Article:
Kids, Language & Brains

31Oct/16Off

The Father of Neurobiology

Mentioned in the preceding blog, Spain's only Nobel Laureate in the sciences, Santiago Ramón y Cajal, was the father of modern anatomy and neurobiology as well as the scientist responsible for the way we picture our brain and nervous system. His classic, Advice for a Young Investigator, first published in 1897 remains a valuable read for the young investigator in today's globalized, interconnected world.  His initial advice was to learn from but not to trust the work of commentators.  His choose to place his emphasis on preparation because it takes into account the role of chance in science. In his eyes, perseverance is the single most important virtue of the scientist.  While he urged appropriate respect for authority, he never accepted that it should be blind. He firmly believed in the need for the scientist to strike a balance between intense concentration and relaxation, an approach allowing the intellect to thrive.  He argued that it's not the scientist's role to determine in advance the worth or application of the finding.  Good science makes for good applications, not the other way around. Given the need to choose between independence and funding, he was firmly of the independent camp, knowing the independent young investigator might well see way beyond the originating problem.  Finally, he urged all young investigators to relish this time when science continues to be our best way of discovering what remains incompletely understood.  For him, science is far more than a collection of techniques or strategies. It is an ethical stance of commitment to the truth in its production of knowledge. Cerebrum, 10/29/2016.

24Oct/16Off

Only Connect

E.M. Forester's line from the front piece of his novel Howard's End has an unforgettable ring to it.  Experience tells us that when we can make connections, insight, information and understanding will follow.  What scientists from Boston University have learned however appears as a contradiction.  Santiago Ramón y Cajal, credited with the creation of  exquisite images of neurons intertwining in the brain around the turn of the 20th century, changed brain science by making it clear these long-armed neurons--communicating over gaps called synapses--are the basic unit of our nervous system.  Using a newer imaging system, these scientists have been able to study neurons on a much finer scale, one they hope will lead to insights into issues from developing brains to devastating mental disorders. One point they're quick to acknowledge:  the brain is much more complex that had ever been acknowledged.   Going into their study on the assumption that the brain was nicely ordered, that neurons connected with each other in predictable fashion, they quickly learned that false logic concluded neurons close to each other are more likely to form synapses. Just because two neurons spend a lot of time together doesn't mean they make a connection says Narayanan "Bobby" Kasthuri of the School of Medicine who co-authored their research paper with Jeff Lichtman of Harvard.  Kasthuri is quick to admit this insight pertains for now only to adult brains and to certain parts of the brain. More imaging will tell if this is also true of a baby's brain and of other parts of the brain.  Rather than taking the kind of hypothesis-driven approach scientists typically value, these scientists are collecting and storing data, much as in the Human Genome Project, expecting the data to spawn new insights and technology. Lichtman argues that as long as data is showing you things that are unexpected, then you're definitely doing the right thing.   Barbara Moran, Brain in the News, October 2015.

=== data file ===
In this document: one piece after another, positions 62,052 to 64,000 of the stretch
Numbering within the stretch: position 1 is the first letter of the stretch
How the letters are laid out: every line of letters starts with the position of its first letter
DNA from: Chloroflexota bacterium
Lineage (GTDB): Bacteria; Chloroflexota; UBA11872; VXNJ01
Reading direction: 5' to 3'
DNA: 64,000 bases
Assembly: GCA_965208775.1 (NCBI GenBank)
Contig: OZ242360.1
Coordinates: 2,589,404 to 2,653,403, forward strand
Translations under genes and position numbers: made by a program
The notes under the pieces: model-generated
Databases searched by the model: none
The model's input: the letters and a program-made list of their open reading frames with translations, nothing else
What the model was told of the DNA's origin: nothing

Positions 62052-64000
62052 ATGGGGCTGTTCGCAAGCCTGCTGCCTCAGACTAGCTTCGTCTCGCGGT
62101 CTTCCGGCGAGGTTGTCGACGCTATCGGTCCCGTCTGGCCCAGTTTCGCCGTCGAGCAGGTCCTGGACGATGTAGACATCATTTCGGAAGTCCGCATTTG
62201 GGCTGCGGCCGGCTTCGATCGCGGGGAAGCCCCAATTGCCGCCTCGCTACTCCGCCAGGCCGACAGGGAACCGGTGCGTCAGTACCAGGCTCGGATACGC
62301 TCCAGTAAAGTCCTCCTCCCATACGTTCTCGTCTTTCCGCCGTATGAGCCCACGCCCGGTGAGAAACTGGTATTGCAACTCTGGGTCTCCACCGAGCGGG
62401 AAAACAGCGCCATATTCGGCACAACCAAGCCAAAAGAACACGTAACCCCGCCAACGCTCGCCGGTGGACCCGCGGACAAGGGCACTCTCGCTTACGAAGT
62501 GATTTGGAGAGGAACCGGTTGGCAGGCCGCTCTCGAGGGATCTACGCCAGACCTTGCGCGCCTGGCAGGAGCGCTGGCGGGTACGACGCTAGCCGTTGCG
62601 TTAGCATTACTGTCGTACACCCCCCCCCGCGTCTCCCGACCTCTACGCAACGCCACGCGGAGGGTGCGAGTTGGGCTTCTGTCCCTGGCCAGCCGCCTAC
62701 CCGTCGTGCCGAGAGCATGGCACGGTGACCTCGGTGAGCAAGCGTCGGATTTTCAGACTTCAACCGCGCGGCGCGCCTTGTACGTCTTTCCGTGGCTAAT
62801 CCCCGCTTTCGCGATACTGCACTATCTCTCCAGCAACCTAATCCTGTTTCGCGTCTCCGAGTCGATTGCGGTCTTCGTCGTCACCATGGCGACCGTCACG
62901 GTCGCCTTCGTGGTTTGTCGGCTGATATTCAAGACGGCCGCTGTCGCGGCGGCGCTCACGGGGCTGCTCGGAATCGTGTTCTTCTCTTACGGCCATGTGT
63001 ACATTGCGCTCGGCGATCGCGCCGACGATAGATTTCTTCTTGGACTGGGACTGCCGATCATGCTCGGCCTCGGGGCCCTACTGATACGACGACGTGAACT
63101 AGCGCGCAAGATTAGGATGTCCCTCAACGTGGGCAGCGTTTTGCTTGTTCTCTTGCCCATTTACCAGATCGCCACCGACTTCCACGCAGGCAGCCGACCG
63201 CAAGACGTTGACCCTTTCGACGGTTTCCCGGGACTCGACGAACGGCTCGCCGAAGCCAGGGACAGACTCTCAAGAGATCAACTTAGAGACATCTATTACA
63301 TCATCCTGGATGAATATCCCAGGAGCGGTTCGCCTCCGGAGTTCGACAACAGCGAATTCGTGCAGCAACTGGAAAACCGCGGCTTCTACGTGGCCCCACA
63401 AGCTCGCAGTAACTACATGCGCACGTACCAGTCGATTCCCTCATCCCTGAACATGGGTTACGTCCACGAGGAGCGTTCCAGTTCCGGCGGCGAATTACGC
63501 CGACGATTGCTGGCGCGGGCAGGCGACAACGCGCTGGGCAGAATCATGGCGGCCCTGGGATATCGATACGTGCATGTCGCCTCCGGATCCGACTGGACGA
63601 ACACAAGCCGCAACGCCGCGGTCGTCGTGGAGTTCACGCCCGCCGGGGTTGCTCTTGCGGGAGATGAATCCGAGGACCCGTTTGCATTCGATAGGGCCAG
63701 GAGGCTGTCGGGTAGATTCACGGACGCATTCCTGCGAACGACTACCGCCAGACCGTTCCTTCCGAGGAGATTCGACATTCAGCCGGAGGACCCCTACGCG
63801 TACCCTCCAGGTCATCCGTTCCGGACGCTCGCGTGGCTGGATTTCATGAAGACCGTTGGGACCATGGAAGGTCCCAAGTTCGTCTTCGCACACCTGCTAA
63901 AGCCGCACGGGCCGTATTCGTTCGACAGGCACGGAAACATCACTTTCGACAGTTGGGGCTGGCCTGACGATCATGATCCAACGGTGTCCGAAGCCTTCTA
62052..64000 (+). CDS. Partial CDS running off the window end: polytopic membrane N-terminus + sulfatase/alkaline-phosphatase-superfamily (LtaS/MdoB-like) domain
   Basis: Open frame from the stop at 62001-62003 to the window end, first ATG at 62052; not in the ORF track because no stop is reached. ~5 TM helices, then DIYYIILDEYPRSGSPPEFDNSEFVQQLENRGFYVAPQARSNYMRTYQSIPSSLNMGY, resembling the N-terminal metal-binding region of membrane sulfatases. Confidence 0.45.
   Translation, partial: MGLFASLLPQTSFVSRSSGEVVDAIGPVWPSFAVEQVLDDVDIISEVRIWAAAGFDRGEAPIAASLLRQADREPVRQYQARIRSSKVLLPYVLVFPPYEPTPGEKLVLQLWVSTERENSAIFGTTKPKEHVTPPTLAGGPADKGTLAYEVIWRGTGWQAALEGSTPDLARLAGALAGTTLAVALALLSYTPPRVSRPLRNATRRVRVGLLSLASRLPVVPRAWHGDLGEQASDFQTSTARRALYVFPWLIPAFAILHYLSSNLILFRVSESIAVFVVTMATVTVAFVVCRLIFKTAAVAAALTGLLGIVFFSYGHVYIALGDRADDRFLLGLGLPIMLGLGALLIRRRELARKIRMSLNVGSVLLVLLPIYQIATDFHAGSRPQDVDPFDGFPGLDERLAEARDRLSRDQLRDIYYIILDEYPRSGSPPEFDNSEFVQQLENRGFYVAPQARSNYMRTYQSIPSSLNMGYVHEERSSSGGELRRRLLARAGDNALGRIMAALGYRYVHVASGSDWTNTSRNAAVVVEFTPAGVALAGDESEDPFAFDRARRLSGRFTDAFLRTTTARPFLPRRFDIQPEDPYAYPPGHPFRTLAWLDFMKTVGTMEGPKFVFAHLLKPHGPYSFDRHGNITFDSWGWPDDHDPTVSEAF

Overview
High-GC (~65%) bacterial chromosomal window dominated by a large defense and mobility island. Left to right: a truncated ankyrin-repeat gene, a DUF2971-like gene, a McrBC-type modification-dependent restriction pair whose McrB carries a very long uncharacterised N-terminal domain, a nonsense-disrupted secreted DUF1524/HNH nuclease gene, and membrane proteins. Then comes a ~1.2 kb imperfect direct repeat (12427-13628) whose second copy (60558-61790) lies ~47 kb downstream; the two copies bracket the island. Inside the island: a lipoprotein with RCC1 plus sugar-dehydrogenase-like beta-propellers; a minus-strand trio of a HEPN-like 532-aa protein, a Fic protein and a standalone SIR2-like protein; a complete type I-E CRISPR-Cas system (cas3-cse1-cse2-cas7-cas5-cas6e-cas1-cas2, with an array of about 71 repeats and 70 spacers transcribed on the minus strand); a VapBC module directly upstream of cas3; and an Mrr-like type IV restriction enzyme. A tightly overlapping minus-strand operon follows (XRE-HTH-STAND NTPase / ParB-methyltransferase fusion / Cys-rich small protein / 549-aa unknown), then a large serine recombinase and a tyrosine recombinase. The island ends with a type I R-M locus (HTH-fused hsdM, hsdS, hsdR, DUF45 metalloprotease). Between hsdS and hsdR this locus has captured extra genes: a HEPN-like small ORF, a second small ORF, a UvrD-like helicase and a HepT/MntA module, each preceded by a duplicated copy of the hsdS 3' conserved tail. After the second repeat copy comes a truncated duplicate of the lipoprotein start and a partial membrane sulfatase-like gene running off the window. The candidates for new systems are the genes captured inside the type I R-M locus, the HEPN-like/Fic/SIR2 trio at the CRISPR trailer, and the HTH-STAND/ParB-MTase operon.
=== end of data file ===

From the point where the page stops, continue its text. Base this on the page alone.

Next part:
17Oct/16Off

Opening the Brain to Change